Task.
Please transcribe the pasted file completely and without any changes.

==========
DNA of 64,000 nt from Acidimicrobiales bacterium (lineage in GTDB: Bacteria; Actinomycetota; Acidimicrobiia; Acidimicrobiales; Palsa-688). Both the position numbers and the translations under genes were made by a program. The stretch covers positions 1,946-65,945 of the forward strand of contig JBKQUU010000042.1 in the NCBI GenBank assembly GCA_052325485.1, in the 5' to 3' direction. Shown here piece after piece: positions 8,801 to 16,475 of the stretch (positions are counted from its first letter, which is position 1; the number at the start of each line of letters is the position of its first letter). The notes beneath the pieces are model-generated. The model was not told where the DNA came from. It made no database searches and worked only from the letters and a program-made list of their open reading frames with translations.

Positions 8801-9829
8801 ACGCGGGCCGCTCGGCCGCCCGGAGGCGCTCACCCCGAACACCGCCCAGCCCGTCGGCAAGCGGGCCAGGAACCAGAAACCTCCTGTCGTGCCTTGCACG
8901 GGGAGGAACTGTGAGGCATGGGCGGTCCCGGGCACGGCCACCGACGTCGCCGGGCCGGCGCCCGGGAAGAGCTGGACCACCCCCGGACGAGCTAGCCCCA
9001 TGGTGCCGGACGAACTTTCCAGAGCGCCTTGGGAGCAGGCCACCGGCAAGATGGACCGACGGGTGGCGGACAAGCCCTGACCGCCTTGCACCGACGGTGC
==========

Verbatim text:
DNA of 64,000 nt from Acidimicrobiales bacterium (lineage in GTDB: Bacteria; Actinomycetota; Acidimicrobiia; Acidimicrobiales; Palsa-688). Both the position numbers and the translations under genes were made by a program. The stretch covers positions 1,946-65,945 of the forward strand of contig JBKQUU010000042.1 in the NCBI GenBank assembly GCA_052325485.1, in the 5' to 3' direction. Shown here piece after piece: positions 8,801 to 16,475 of the stretch (positions are counted from its first letter, which is position 1; the number at the start of each line of letters is the position of its first letter). The notes beneath the pieces are model-generated. The model was not told where the DNA came from. It made no database searches and worked only from the letters and a program-made list of their open reading frames with translations.

Positions 8801-9829
8801 ACGCGGGCCGCTCGGCCGCCCGGAGGCGCTCACCCCGAACACCGCCCAGCCCGTCGGCAAGCGGGCCAGGAACCAGAAACCTCCTGTCGTGCCTTGCACG
8901 GGGAGGAACTGTGAGGCATGGGCGGTCCCGGGCACGGCCACCGACGTCGCCGGGCCGGCGCCCGGGAAGAGCTGGACCACCCCCGGACGAGCTAGCCCCA
9001 TGGTGCCGGACGAACTTTCCAGAGCGCCTTGGGAGCAGGCCACCGGCAAGATGGACCGACGGGTGGCGGACAAGCCCTGACCGCCTTGCACCGACGGTGC